Last week, I limited myself to seafood & plant based sources of protein. During that time I discovered that lentils are a great source of protein and I’m happy to say that they are now a regular part of my diet. Removing land-based animal protein from my diet was relatively easy, but I prefer the variety I’m allowed in a non-discriminatory omnivore diet. However, the number and quality of protein choices at my local supermarket isn’t exactly impressive. That is why I was one happy camper when my parents visited last week and brought a cooler full of wild game meat with them. Several pounds of both venison sausage and Canadian Goose breast all obtained and processed at my family farm in Maryland. Not only is wild game meat generally more nutritious than commercially raised livestock, but possessing the knowledge of where that animal lived, what it eat, and who processed it makes wild game meat my preferred form of protein.
This weekend, I participated in a tradition that according to Michael Pollan’s book Cooked connected me with some of our earliest human ancestors. That’s right, I did some grilling. I grilled/smoked some pork ribs to be more exact. As pleasurable as that experience was, it made me realize that lately I’ve been relying heavily on animal products as my primary sources of protein. I frequently proclaim my identity as an omnivore, but the recent lack of diversity in my protein sources may be hindering my ability to be a more proficient omnivore. With that said, I decided to follow a pescetarian diet this week. Yes, I know that seafood is still animal protein, but limiting my animal protein to one category forced me to discover alternative sources of protein. I could have bought a bunch of canned tuna and salmon, but that would have negated the idea of adding diversity to my diet (not to mention the price of quality canned products). I decided to do some research into plant-based protein sources and discovered that lentils are a great source of protein and provide several other essential macro & micronutrients. I picked up a 16 oz bag of green lentils from Trader Joe’s for less than $3. The bag contained 9 servings, each of which contained 12 grams of protein. That’s only 2 less grams of protein than the 2 oz can of tuna fish I picked up that same day. Lentils are not a complete protein (meaning they are lacking in one or more of the essential amino acids) but you can pair them with another food like nuts and/or seeds to make them complete.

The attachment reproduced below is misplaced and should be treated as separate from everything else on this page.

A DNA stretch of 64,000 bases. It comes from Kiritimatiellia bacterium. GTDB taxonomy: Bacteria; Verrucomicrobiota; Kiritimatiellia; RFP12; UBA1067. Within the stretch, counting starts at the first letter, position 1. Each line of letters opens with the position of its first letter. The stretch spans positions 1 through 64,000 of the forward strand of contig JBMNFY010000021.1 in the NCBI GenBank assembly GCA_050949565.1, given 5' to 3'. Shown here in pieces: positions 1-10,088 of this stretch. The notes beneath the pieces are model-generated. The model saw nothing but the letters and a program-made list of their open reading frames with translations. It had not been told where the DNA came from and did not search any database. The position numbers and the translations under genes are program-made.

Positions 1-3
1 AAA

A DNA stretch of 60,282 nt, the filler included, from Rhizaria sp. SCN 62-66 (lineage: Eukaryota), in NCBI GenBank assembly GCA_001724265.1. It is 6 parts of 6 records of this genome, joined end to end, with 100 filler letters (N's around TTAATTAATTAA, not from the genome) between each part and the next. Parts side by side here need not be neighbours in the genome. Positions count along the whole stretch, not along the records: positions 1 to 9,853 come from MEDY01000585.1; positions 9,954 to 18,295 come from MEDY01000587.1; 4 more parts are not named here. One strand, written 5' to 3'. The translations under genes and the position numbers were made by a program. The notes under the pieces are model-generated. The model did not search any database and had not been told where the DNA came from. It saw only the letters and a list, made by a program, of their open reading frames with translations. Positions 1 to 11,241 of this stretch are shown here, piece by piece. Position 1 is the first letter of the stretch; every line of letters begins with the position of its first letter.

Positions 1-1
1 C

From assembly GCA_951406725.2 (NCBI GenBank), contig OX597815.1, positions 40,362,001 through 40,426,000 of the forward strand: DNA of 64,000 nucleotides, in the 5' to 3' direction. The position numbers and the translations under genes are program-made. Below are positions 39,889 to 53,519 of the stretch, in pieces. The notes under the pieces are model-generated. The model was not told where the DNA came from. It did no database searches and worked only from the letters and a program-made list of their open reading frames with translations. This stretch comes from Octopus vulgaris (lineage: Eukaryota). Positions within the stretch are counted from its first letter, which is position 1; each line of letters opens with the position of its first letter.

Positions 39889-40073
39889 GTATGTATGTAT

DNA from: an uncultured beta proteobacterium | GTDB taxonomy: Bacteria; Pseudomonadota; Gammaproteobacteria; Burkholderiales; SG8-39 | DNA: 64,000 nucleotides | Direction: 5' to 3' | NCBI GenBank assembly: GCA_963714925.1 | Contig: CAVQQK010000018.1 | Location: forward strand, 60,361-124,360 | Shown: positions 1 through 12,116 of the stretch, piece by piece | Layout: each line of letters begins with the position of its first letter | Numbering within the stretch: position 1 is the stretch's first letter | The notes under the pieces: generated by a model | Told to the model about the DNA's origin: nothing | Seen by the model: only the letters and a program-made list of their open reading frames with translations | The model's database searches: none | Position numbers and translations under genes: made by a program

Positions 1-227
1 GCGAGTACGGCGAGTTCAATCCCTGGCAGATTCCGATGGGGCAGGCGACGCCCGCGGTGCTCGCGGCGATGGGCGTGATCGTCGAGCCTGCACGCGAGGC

I don’t plan on giving up animal products anytime soon, but discovering new sources of protein helps me reach my goal of adding diversity to my diet. What are your favorite plant-based protein sources? Got any tasty protein-pack vegetarian recipes?